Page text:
"Elohei Avraham" means literally "God of Abraham." But before we can understand what that phrase actually means, I have to spend a couple of minutes on Moses, who is not mentioned at all in
Though there are any number of times that God initiates contact with Moses, Moses himself famously pleads with God only once to see God face to face. Of course, God refuses, saying, "No one shall see
My face and live." But as an apparent compromise, God hides Moses in the cleft of the rock and passes by him in all of God's glory. Upon emerging from the nook in the rock, Moses is able to perceive
where God has been.
What happened to Moses happens to all of us. No matter how much we plead for a relationship with God, in the end we only know God has been present by the aftermath of the experience. When we are in
the moment, when we are in the life, it is impossible for our mortal minds to engage the facets of God we encounter. Only after the fact can we begin to describe them. And if we are fortunate, we
begin to recognize a pattern.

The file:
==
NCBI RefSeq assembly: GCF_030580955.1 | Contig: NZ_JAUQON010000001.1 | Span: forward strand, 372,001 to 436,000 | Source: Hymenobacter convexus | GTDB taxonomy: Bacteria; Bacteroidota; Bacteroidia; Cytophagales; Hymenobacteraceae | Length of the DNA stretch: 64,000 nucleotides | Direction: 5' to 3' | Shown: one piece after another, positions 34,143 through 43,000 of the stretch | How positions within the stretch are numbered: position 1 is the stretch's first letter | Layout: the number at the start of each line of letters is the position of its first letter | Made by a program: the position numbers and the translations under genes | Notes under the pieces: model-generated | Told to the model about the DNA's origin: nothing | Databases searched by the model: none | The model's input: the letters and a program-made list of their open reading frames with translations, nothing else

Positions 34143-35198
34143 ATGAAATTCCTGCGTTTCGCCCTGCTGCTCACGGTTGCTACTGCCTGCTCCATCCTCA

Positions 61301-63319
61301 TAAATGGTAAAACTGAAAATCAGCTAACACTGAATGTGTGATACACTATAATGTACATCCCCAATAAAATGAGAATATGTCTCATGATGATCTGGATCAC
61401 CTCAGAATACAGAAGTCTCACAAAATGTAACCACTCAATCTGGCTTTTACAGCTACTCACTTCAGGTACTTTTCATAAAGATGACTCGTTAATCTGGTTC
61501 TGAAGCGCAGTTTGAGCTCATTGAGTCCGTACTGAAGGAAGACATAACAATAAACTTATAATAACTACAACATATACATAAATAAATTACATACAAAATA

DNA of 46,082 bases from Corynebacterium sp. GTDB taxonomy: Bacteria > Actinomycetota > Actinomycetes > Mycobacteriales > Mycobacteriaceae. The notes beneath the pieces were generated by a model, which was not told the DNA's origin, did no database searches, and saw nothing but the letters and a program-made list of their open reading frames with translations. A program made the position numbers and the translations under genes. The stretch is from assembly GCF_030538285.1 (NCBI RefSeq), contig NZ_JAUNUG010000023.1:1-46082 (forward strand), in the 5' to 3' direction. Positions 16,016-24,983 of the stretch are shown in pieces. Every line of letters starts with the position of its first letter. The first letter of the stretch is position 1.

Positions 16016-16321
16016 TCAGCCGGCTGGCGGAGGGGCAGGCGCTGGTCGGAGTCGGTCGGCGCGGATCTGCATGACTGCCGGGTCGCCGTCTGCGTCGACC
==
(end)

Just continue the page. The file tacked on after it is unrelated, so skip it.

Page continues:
God tested Abraham ten times in his life, and Abraham succeeded in all of the tests. Looking back on his life – or perhaps when later generations looked back on his life – Abraham's
relationship with God was defined by the phrase "magein avraham."
I will discuss the word magein more thoroughly when we encounter it at the very end of this brakhah, but for now I use the common and simple translation, "shield." That word itself has two
meanings. A shield is something with which an individual is protected – we often think of medieval knights and their armor, fending off lances and maces. But a shield is also a crest, an emblem
that incorporates and communicates the nature of its owner. When we speak of the Magein David, the Shield of David, we do not think of the six-pointed star as battle armament, but as that which
represents who we are, an emblem of our identity.
Abraham experienced God as the One who defined his identity. The God of Abraham is God, our identity.